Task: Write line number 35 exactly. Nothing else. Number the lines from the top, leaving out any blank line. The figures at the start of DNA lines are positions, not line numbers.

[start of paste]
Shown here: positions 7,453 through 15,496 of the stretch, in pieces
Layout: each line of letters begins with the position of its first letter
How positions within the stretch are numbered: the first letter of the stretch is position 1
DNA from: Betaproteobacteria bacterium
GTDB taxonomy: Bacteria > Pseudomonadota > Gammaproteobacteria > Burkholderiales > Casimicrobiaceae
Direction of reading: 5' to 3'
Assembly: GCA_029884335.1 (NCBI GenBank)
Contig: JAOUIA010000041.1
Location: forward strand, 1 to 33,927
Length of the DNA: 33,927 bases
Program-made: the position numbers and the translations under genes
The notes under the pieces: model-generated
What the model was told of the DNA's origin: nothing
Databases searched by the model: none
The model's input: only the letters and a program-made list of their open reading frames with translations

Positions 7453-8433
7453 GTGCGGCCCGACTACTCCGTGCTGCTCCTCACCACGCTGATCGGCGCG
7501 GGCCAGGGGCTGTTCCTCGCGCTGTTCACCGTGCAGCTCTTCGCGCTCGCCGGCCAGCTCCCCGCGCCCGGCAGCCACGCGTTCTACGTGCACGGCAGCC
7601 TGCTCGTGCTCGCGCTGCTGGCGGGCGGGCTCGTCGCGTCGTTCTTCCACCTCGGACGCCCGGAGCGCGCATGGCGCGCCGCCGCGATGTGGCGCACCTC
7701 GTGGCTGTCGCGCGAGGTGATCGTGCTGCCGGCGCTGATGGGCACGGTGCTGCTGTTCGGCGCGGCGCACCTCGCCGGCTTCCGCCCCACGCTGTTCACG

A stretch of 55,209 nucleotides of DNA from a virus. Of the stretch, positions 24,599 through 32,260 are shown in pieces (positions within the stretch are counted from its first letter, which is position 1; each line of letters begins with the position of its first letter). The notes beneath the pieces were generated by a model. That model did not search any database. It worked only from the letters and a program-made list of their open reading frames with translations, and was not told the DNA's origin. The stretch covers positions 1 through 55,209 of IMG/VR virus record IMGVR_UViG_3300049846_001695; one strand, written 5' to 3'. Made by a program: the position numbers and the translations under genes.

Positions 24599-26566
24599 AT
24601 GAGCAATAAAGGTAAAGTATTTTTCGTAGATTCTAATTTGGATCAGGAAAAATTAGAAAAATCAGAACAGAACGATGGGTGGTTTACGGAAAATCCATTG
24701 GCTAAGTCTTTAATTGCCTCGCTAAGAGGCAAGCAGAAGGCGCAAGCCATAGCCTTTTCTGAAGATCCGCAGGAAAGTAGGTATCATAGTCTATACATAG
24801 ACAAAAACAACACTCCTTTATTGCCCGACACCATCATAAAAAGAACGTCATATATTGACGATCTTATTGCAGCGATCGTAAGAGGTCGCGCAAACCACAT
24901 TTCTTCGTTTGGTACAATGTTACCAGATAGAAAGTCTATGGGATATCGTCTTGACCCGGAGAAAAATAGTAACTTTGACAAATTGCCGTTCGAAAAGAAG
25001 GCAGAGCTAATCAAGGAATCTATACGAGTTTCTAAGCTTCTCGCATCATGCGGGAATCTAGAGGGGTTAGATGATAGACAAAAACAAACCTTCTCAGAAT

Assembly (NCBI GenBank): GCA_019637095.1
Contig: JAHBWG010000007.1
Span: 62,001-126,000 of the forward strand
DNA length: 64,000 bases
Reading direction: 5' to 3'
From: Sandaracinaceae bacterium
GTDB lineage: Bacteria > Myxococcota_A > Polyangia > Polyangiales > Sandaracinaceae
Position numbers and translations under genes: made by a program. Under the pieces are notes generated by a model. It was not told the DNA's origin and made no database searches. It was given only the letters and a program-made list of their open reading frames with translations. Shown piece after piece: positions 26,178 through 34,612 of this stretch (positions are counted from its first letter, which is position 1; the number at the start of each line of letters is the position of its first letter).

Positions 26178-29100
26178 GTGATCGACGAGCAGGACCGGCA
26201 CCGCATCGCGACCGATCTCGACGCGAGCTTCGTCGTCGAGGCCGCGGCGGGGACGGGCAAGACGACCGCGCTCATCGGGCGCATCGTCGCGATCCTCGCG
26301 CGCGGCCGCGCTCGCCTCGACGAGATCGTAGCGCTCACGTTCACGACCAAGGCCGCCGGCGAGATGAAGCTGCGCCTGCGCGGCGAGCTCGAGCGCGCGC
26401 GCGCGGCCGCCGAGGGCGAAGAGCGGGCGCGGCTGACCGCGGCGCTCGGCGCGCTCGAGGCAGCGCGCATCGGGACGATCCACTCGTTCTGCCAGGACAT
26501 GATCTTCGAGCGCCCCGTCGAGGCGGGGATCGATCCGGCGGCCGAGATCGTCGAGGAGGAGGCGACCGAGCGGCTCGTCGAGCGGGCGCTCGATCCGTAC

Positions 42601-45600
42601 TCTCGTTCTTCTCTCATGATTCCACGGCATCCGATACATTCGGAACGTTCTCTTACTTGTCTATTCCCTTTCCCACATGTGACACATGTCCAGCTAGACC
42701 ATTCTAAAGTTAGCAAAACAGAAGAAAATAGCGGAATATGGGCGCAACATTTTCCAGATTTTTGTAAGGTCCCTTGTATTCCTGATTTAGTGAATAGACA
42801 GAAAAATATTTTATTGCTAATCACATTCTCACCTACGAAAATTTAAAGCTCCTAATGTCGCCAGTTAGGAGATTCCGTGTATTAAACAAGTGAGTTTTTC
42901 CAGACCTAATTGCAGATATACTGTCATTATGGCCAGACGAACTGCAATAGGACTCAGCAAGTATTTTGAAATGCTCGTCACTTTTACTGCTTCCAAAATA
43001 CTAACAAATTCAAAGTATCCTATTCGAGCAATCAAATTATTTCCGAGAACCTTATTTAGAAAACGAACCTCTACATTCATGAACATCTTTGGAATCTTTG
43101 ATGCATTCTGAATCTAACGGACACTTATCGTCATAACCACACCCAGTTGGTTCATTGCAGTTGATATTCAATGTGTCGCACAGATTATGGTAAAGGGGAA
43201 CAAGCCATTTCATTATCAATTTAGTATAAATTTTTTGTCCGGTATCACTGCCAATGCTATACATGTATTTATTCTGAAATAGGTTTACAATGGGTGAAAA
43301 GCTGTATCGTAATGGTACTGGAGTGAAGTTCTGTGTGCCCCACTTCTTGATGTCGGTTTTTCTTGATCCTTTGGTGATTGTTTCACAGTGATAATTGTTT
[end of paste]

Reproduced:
GTDB lineage: Bacteria > Myxococcota_A > Polyangia > Polyangiales > Sandaracinaceae